Startups · Trust

What's more important in a cofounder, trust or their subject matter expertise?

Lorenzo Polacco Snr Director, Sales & Advertising Operations at Yahoo!

June 4th, 2015

In the process of choosing a tech co-founder, what's more important for the success of the endeavor: trust in the co-founder or their expertise?

Alison Lewis CEO/Creative Director

June 4th, 2015

Trust and problem solving go a lot further than just skills. You hire skills, you build something together with a co-founder. If I could write this in stone and hand it too you I would.

That said, having had the experience of having a co-founder that had all the passion, work ethic and trust and not the skill set, that didn't work out either. So, there is a balance. I mean you won't know everything either and co-founding requires skills you didn't even know you need and you need them fast - so adaptability is key. 

You'll have to find out what skills they lack and they will need to do a lot more than just "tech" stuff if they are going to be your co-founder. It also matters what you are building.

I've worked with beginner electrical engineers that were awesome very trustworthy and hands on. They would figure stuff out. They were 10x better than the guy with experience and argued every 5 minutes about "his way."  We got to MVP and shipped 25 samples, there was one costly mistake, but nothing worse than working with an expert you don't trust and can't talk too.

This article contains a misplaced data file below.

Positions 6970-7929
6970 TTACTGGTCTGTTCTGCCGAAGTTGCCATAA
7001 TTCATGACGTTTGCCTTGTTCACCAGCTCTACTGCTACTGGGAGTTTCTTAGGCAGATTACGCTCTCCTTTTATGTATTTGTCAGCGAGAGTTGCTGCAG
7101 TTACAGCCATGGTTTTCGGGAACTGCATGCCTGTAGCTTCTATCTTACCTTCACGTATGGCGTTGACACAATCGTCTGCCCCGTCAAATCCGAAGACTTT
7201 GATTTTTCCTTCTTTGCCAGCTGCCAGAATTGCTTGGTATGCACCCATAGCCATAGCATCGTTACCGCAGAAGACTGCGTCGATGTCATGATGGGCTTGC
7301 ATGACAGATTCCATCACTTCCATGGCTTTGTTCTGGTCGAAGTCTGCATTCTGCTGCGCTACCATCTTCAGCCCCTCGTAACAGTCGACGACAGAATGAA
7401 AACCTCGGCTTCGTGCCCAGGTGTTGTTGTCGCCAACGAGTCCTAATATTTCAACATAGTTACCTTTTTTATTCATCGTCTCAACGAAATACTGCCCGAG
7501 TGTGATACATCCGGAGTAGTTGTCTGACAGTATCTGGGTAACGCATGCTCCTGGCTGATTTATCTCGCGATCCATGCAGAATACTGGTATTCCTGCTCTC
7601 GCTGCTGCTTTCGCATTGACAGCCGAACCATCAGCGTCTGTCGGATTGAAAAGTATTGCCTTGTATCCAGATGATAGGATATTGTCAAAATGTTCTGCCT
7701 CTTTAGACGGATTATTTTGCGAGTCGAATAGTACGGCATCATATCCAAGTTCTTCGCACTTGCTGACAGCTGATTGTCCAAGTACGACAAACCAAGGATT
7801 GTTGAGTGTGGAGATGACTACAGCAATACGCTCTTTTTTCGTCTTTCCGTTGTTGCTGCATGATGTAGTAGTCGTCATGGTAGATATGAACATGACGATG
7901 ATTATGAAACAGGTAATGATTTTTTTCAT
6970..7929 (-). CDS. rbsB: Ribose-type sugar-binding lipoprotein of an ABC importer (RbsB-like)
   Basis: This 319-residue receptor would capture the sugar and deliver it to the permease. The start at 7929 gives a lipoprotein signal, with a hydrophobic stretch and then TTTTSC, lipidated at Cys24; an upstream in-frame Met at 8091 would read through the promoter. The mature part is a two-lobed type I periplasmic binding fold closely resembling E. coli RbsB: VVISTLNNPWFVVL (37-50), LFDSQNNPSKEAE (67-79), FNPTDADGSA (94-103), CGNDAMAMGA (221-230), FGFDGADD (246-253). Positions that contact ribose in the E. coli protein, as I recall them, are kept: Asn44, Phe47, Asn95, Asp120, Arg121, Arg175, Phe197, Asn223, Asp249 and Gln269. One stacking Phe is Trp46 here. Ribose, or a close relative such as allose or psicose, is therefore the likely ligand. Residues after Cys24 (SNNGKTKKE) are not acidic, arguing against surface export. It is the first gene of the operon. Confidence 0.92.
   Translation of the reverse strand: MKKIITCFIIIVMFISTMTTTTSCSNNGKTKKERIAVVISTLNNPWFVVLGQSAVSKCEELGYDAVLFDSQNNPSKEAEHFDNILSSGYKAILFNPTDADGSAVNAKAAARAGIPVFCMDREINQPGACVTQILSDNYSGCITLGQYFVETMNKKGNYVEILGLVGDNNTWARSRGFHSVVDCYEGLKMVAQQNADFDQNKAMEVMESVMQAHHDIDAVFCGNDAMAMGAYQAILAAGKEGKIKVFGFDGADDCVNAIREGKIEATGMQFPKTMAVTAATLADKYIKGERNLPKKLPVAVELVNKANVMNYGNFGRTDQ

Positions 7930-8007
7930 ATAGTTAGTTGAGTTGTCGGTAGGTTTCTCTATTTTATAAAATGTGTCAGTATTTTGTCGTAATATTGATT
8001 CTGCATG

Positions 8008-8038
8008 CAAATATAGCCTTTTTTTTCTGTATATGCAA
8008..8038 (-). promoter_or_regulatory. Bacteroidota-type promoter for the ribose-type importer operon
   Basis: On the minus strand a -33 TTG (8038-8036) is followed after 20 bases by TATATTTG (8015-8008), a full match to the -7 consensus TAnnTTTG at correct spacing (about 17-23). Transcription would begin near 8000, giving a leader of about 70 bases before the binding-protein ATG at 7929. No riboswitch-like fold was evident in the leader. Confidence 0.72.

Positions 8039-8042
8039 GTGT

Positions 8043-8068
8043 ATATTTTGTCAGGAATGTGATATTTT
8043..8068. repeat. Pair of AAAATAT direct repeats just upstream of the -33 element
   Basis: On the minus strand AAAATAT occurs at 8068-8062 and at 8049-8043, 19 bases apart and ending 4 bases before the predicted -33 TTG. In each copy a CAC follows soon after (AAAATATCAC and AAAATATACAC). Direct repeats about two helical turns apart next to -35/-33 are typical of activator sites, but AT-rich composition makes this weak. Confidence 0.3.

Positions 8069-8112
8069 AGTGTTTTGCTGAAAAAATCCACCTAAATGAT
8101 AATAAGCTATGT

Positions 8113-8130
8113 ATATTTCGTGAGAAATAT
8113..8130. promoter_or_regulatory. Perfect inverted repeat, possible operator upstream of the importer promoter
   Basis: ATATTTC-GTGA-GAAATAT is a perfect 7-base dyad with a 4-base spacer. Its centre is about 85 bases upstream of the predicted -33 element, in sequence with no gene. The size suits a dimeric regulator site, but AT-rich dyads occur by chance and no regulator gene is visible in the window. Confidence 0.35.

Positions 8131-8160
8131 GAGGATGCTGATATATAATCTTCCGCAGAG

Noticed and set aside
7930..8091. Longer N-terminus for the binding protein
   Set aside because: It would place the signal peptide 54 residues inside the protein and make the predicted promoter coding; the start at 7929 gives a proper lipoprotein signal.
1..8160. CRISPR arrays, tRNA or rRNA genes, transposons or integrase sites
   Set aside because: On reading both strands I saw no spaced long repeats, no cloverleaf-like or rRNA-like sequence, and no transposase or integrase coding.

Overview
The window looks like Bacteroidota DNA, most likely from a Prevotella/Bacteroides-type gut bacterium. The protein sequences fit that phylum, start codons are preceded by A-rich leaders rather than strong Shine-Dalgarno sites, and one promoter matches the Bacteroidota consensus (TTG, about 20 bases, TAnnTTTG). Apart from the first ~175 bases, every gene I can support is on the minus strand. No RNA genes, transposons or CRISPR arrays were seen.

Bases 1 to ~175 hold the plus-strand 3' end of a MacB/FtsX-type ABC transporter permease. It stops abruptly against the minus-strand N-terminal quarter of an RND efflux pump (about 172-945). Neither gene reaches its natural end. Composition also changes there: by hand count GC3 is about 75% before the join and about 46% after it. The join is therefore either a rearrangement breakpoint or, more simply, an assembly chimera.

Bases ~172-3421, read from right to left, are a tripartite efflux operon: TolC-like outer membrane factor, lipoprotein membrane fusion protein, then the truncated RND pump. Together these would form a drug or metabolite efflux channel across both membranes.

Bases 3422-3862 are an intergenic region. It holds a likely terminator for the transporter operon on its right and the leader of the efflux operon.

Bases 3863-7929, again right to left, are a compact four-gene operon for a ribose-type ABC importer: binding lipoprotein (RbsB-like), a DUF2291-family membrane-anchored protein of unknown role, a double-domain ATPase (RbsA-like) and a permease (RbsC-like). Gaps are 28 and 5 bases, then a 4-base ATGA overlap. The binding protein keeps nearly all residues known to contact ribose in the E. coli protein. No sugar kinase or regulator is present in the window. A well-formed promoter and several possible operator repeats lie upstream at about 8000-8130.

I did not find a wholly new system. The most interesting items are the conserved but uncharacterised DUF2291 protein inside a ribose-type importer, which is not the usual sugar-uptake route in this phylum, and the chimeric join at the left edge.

Michael Silver President at Molecular Innovations Technology

June 4th, 2015

If you cannot trust a partner or co-worker, then it's time to find another partner or co-worker, no matter how smart he/she is. If I need to verify every statement, double-check the integrity of their work, then you are wasting precious time. Quirks and eccentricities in behavior can be dealt with; a consistent lack of integrity is a show-stopper. Sincerely, Meir Silver Sent from my BlackBerry smartphone from orange

Michael Silver President at Molecular Innovations Technology

June 5th, 2015

I totally disagree with you. No one, without exception, is irreplaceable. When faced with a talented individual who cannot be trusted, the you say, "next!". There are too many talented individuals with integrity to waste time with dishonest experts. Meir Silver Sent from my BlackBerry smartphone from orange

Alan Clayton Roaming Mentor @ SOSV

June 5th, 2015

Trust is the essential ingredient. You can't buy it,and it takes a long time to build it. When its gone, everything else goes with it. 
Skills can be developed overnight (relatively) by nearly anyone - you get a certificate, you have a list of achievements - but that's history, and no guarantee the person will apply those skills 100% tomorrow for your company.
Skills are also transitory and depreciate in value - trust lasts and is an asset.

Victor Aladekomo Partner at Pidux Limited

June 5th, 2015

I will go for Trust and Smartness! You need both and there are many Techies out there with both qualities. 

Andrea Raimondi Computer Software Consultant and Contractor

June 5th, 2015